The retired official wrote that Canberra must either speak out about the stealth warplane’s problems or pull out of the project. He also favors delaying Australia’s commitment until developer Lockheed Martin and the Pentagon prove the F-35 will deliver on its promises.

“Put simply — get in or get out!” Joiner declared. “Stop being naive that just because something should work it will work.”"

"But for Australia, the software may be one of the JSF’s biggest liabilities, according to Joiner. To ma"

ke the most of these features, the stealth jet’s gear will have to be compatible with the RAAF’s existing aircraft, such as the E-7 Wedgetail radar plane. The F-35s will need powerful and reliable linkages to get all this information in near real time and properly “fuze” everything together.

But Australia has cut or scaled back its own work on new data links and improved satellite communications systems. If the E-7 and sites on the ground can’t “talk” with the new planes, the JSF’s biggest advantage is suddenly … moot...."

"...based on his experience, Joiner said he felt Australia’s F-35 project officers were “timid,” “defensive” and unwilling to raise concerns either internally or with their American counterparts. In the letter, he described the officers as having a “‘passenger mentality’ with respect to the U.S. ‘driver.'”"

"“All of Australia’s decisions, including full production approval by our government, have so far been made while the aircraft is still under U.S. development,” Joiner wrote. “The obvious first logic” would be to hold off until the Americans get their act together, he added."

"Instead of just sitting on the sidelines, Joiner stressed that Australian officials should work closely with their American partners. The letter offered up the development and testing of the P-8 maritime patrol plane as a counter example, which involved an Australian team embedded with their American counterparts during the testing phase. The RAAF now expects to get the first of those planes in 2016, a reasonable four years after fully committing to the project.

“This exemplary … strategy stands in stark contrast to what Australia has pursued with the JSF,” Joiner wrote...."

http://warisboring.com/articles/aussie- ... ocks-f-35/
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Unread post26 Jan 2016, 23:36

Fixed the TREVITHICK headline "... KNOCKS the lack of RAAF T&E Timely Participation"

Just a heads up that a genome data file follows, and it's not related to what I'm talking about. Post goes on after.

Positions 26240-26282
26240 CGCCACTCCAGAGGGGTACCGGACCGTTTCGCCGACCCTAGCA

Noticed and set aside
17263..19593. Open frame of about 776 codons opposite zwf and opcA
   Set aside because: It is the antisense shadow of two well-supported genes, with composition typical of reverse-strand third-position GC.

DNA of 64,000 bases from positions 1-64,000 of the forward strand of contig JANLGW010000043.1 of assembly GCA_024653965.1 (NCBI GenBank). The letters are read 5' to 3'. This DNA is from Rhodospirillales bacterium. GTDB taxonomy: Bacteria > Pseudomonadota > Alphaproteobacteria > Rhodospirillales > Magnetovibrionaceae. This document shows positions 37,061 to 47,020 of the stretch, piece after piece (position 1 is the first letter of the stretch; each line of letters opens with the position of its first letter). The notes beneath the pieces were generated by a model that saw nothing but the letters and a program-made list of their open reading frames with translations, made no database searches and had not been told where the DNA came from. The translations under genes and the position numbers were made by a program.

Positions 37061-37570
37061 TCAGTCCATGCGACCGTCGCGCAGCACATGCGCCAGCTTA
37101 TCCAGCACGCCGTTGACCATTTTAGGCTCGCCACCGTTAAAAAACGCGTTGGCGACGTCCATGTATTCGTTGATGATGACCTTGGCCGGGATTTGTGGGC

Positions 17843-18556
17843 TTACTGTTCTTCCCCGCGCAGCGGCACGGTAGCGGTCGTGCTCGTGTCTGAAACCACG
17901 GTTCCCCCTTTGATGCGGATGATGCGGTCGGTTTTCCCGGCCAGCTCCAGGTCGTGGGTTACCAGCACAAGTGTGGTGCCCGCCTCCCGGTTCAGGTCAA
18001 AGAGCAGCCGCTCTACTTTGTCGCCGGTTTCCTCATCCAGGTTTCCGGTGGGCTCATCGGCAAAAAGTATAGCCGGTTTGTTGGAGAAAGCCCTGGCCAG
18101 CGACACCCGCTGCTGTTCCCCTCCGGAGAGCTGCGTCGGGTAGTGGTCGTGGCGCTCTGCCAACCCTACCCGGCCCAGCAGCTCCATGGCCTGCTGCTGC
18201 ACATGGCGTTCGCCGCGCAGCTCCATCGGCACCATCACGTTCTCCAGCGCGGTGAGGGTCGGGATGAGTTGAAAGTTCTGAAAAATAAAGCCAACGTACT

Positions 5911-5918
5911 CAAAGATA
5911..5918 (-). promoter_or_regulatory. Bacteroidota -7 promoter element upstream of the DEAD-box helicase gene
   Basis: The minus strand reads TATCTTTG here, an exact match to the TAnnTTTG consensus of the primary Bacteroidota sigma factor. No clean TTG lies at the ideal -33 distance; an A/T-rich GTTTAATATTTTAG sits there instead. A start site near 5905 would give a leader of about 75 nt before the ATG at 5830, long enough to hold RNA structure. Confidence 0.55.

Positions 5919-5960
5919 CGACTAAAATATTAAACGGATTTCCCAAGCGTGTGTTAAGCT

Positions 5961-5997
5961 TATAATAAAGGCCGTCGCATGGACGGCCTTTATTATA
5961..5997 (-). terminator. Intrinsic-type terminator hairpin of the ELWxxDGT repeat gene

spazsinbad wrote:Five more submissions to the enquiry have rocked up here: http://www.aph.gov.au/Parliamentary_Bus ... ubmissions

Some seem to be inspired/informed by APA - one other seeks to know WHY the F-35 was selected all those years ago - it is the seventh anonymous submission (shades of the Canadian 'throw a spanner in the works' strategy). Otherwise to my skim reading the submission asking for Oz to participate in T&E in USA now (we will do our own once aircraft in Oz also) is a good informed questioning one by a former 'Director General for Test and Evaluation (T&E) from 7 December 2010 until 19 January 2015'. Look to submission PDF no. 5 by Dr Keith F. Joiner, CSC Group Captain (Ret’d): http://www.aph.gov.au/DocumentStore.ashx?id=42fa2e59-3b51-4816-902c-0f23827d2770&subId=407572 (PDF 78Kb)

A former RAAF Nav in F-111s moans in sub no.4 - at least it is brief. Another wants to start F-22 production but no mention of permission to export to Oz & it has been made clear many times by RAAF we need a multi-role aircraft - but; whatever.

What a good lad is Trevithick - mentioned here earlier. Interested to see proof for this claim by Trevithick:
"...But Australia has cut or scaled back its own work on new data links and improved satellite communications systems. If the E-7 and sites on the ground can’t “talk” with the new planes, the JSF’s biggest advantage is suddenly … moot...."..."

Below is JOINER text: Does someone in the RAAF know about how the F-35 will interface with RAAF assets? SHIRLEY....
"...5. Lesser Concern – Early De-Risk T&E Opportunities.
The Australian JSF T&E strategy was shaped by the promissory MOTS approach to avoid any T&E until Australia conducts its own operational T&E (circa 2019). Further, for an unknown reason, the 14 early aircraft were purchased for aircrew training and not destined (permitted) to do T&E. My T&E reviews of the risks in the JSF introduction clearly showed that interfaces with other Australian aircraft would be key, such as the interface between Australia’s developed Airborne Early Warning and Control (AEW&C) aircraft and its Air-to-Air Refuelling aircraft. There was, and remains, opportunity to do some early developmental T&E checks and indeed operational checks on these key interfaces well before Australia commences operational T&E in Australia. Suggestions to do these checks early were met with a kind of timidity and caution suggesting that there was no overarching operational and technical risk management within the Australian JSF office, no contingency funding, and a ‘passenger mentality’ with respect to the U.S. ‘driver’...."